Acupuncture Continuing Education

Acupuncture Affects Attention Brainwaves Study

A recent study concludes that acupuncture affects the attention function of the brain. The study measured the effects of acupuncture points Ht7 (Shenmen) and Lu9 (Taiyuan). Researchers discovered that Ht7 had a “greater influence on the attention function of the brain.” The goal of the study was to investigate the effects of needling Ht7 and Lu9 on human attention brain function and also to explore methods to research brain function as it relates to acupuncture stimulation.

The researches used EEG (electroencephalography) to measure ERP (event-related potentials). EEG measures electrical activity of the brain and ERP is a measure of brain responses related to thought and perception. ERP is an electrophysiological measurement of stimuli to the brain. Researchers looked for changes in P300, a brainwave reflecting cognitive function in decision making processes, after application of manual acupuncture at Ht7 and Lu9. A subset of P300 is P3a. This brainwave measures attention and orientation to changes in the environment. Researchers noted that acupuncture at these points affected P3a and another P300 brainwave known at P3b. P3b measures information processing and recognition of improbable events (things that defy ordinary expectations). The more unlikely an event, the greater the P3b brainwave.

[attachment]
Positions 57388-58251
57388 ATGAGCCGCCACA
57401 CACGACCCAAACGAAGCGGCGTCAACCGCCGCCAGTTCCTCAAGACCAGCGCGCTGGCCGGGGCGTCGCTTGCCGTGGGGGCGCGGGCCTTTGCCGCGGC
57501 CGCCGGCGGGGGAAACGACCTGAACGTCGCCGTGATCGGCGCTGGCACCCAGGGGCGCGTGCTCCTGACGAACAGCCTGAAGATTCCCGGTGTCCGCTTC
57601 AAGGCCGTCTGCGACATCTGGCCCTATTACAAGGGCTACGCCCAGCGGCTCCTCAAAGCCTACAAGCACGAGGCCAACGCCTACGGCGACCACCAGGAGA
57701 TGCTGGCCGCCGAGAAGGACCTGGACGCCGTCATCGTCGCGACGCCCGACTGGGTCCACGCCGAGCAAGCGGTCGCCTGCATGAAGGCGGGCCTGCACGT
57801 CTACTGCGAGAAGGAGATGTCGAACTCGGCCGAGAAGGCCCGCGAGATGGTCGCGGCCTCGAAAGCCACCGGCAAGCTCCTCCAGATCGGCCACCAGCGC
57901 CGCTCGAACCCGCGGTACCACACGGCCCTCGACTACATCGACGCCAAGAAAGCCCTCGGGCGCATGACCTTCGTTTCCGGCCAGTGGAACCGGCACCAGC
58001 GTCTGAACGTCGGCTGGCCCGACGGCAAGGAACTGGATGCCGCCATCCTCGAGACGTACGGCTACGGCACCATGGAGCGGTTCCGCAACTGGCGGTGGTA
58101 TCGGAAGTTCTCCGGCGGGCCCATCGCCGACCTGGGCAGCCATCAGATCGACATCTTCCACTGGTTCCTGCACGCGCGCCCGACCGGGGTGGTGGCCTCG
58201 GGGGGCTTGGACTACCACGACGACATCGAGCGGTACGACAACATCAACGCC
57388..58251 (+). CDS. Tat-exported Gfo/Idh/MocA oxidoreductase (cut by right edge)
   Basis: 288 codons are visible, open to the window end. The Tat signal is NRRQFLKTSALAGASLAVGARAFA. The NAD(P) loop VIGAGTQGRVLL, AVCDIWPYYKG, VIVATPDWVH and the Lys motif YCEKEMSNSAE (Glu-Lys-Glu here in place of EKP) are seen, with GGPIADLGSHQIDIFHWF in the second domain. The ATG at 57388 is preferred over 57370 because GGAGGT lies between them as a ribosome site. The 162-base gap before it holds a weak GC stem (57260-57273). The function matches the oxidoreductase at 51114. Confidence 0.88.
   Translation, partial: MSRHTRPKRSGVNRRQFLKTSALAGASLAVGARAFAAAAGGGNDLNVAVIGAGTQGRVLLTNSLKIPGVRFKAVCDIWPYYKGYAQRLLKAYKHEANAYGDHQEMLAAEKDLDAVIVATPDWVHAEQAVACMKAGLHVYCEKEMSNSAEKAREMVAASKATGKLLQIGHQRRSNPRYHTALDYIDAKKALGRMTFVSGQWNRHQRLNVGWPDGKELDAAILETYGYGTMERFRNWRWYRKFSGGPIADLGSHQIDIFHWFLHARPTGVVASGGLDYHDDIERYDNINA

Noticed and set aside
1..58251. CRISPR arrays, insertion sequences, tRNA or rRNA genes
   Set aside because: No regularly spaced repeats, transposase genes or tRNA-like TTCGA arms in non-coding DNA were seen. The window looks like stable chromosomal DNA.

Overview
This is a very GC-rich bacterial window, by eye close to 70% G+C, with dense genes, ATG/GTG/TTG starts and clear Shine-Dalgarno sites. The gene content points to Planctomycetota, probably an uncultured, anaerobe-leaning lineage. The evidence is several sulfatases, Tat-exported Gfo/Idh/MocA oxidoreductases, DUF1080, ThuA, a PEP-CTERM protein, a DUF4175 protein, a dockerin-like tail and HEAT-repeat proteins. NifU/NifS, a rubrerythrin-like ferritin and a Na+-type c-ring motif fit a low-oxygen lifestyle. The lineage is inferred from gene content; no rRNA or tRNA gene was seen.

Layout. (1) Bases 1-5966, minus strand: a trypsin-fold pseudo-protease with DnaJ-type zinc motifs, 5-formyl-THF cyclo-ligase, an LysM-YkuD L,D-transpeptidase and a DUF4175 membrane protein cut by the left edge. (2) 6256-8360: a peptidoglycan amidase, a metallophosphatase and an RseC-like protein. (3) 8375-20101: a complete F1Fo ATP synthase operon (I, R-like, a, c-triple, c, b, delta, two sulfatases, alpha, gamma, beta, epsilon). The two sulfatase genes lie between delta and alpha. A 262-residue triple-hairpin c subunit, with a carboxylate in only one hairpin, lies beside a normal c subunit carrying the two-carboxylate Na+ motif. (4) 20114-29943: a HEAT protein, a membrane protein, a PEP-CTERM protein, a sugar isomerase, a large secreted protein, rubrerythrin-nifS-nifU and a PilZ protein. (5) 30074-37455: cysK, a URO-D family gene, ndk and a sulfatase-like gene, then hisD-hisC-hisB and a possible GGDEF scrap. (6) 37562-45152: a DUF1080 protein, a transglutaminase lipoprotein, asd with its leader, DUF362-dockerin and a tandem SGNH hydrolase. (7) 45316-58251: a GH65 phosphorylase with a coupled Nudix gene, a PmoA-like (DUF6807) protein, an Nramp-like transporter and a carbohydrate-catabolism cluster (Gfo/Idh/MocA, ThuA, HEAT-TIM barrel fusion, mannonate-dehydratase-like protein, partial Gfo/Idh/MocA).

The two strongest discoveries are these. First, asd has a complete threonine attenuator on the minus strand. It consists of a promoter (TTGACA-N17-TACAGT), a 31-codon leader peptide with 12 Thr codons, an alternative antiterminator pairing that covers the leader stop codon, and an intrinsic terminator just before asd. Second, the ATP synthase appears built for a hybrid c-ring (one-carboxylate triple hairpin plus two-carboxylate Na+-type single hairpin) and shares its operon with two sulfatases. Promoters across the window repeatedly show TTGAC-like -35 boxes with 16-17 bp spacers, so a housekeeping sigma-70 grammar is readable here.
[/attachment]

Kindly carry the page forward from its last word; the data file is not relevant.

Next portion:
EEG brainwaves now measure what has been known to Chinese medicine for thousands of years. Ht7 (Shenmen, Spirits Gate) is an acupuncture point at the wrist crease known to be calming and restful to the heart and ‘spirit’. It is traditionally used for mental restlessness, mania, palpitations, disorientation, depression, and poor memory. Lu9 is known more for its affect on lung disorders so it is not surprising, from a Chinese medicine perspective, that EEG measurements more strongly connect Ht7 to changes in brainwave states associated with attention and cognition.

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Reference:
Effects of acupuncture at Shenmen (HT7) or Taiyuan (LU9) on P3a and P3b of event-related potentials in healthy young adults. Zhong Xi Yi Jie He Xue Bao. 2012 Jan ;10(1):48-53.

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